A belt conveyor 17 for conveying the moldings 73 on a path which is parallel to the plane of symmetry b--b is associated with the sorting unit. The belt conveyor 17 and its frame 17b are incorporated in a unit which can be removed from and inserted into the machine pedestal M. The disintegrator is composed of a motor-transmission unit A and a cutting mechanism, which is incorporated in a cutting unit G. When the fixing screws 170 have been loosened, the motor-transmission unit can be removed from the machine pedestal through the first exit opening 10 or the second exit opening 76. The cutting mechanism is detachably coupled to the motor-transmission unit A by a plug coupling. When a locking screw 169 (FIG. 5) has been loosened, the cutting unit G can axially be moved and the cutting mechanism will thus automatically be uncoupled from the motor-transmission unit A. In the illustrative embodiment shown in FIGS. 1 to 12 the motor-transmission unit comprises a motor-transmission block which and is supported by a leg 163 on a bottom plate 18f of the machine pedestal M. As particularly well seen in FIG. 5, the motor-transmission block passes through an aperture of the longitudinal side wall 18c of the pedestal M and is, to a substantial extent, situated externally of the pedestal M. During the uncoupling movement of the cutting unit G, the latter is guided on the leg 163. The cutting unit G can be centered on and locked to the leg 163 in working position. The motor-transmission block comprises a motor 120, the axis of which is at right angles to the shaft 131 of the cutting mechanism, and a transmission 124, which comprises a housing 124e, which contains a worm gear train having an output shaft 124a, which is coaxial to the drive shaft 131 of the cutting mechanism and is non-rotatably connected to a coupling socket 160a. The shafts 124a and 131 are oriented perpendicularly to the vertical longitudinal plane of symmetry b--b of the injection molding machine. The drive shaft 131 of the cutting mechanism is terminated by a gear 160b, which constitutes a male coupling member, which is slidably mounted in and peripherally interlocks with an internal gear of the coupling socket 160a (FIGS. 5, 11, 12). The worm 124c is driven via gears 124d. The worm wheel 124b is secured to the output shaft 124a.
As is particularly apparent from FIGS. 5 to 7 and 11 the leg 163 is U-shaped in a top plan view and has inturned horizontal top flanges providing rail like supporting surfaces 163a. The cutting unit G comprises crossbeams 165, which are supported on and axially guided by the supporting surfaces 163a. The crossbeams 165 have vertical guide edges 20 (FIGS. 5 to 7), which slide on cut vertical edges 19 (FIGS. 6, 7, 12) of the sheet metal leg 163 (FIGS. 5, 6). The cutting unit can be secured by a fixing bar 166 and a screw to a stationary mounting bar 163b, which is secured to the leg 163. This is particularly apparent from FIGS. 4, 5.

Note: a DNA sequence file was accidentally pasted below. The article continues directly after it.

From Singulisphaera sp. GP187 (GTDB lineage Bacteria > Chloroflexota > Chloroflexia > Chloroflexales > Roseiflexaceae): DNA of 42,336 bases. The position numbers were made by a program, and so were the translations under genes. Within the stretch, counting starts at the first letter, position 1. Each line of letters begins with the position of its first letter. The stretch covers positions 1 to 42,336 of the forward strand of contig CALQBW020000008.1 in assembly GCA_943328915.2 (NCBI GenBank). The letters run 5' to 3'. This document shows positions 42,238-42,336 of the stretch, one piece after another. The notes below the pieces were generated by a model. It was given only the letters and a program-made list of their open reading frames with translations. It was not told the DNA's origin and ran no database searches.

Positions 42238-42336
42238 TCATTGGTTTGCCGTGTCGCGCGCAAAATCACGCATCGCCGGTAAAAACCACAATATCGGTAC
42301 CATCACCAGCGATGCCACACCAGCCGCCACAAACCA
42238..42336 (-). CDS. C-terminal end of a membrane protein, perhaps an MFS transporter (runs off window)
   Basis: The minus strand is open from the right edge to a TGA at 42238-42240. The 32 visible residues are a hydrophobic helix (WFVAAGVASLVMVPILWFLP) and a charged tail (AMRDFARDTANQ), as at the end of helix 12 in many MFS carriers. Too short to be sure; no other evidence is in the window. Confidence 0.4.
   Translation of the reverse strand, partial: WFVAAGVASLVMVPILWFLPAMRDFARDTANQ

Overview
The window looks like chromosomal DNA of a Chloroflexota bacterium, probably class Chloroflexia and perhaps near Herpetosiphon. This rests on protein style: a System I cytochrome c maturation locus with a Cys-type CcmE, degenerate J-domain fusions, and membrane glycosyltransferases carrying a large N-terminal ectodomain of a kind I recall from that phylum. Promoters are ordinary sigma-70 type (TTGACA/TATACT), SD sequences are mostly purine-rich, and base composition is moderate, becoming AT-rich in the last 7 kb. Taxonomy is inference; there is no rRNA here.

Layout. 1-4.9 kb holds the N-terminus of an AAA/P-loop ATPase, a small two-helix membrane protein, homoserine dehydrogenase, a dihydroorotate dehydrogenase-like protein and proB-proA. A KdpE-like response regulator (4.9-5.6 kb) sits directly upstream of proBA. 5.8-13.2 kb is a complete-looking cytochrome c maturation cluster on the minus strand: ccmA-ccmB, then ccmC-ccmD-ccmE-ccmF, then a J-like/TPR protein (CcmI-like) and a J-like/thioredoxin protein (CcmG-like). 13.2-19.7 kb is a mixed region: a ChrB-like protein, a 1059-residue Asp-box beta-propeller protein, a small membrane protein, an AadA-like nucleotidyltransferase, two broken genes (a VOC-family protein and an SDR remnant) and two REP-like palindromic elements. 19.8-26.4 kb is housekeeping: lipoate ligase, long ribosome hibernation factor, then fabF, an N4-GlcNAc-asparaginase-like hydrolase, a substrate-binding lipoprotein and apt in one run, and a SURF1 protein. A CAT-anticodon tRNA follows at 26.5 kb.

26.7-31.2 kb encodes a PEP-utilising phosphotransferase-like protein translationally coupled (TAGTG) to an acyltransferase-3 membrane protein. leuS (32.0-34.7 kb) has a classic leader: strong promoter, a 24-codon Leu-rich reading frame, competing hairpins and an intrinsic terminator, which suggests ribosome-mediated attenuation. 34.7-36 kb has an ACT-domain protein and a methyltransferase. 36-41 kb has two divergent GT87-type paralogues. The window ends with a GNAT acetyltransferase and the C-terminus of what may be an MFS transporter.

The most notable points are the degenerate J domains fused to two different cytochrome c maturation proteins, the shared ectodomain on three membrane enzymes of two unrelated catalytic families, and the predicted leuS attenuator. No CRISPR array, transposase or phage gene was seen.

The cutting unit G is centered in working position by centering pins 167, which are secured to that crossbeam 165 of the cutting unit G that is nearer to the transmission, and to the mounting bar 163b. The centering pins 167 extend into centering bores of a centering bar 168 or of the mounting bar 163b. As the container 161 is slidably inserted, a tubular port 162a of the container 161 is sealingly introduced into a suction pipe 162, which is secured to the motor-transmission unit A. To produce a vacuum which is sufficient for a sucking of the disintegrated material, the interior spaces of the cutting unit G and of the container 161 for disintegrated material constitute a common evacuated space, which is reasonably sealed by means of strip-shaped cover plates 171, the crossbeam 165, the mounting bar 163b and a stiffening bar 163c.
The motor-transmission block and the leg 163 of the motor-transmission unit A are interconnected by means of a vertical mounting plate 164 (FIG. 8), which is contained in and interlocks with the channel-shaped leg 163 so that the edges of the plate 164 engage the web and legs of the leg 163. The motor-transmission block is carried by and protrudes from the mounting plate 164.
Adjacent to the disintegrator the longitudinal wall 18c of the machine pedestal M is formed with an exit opening 10, through which the cutting unit G and the leg 163 of the motor-transmission unit A can be removed out of the machine pedestal M when the fixing screws 170 have been loosened. The unit which comprises the belt conveyor 17 and the frame 17b can be removed from the machine pedestal M through the first exit opening 76 at the end of the machine pedestal M (FIGS. 1, 3). When the unit comprising the belt conveyor 17 has been removed the sorting unit E can also be removed as an independently operable unit through the first exit opening 76 or through the second exit opening 10 that is formed in the longitudinal wall 18c.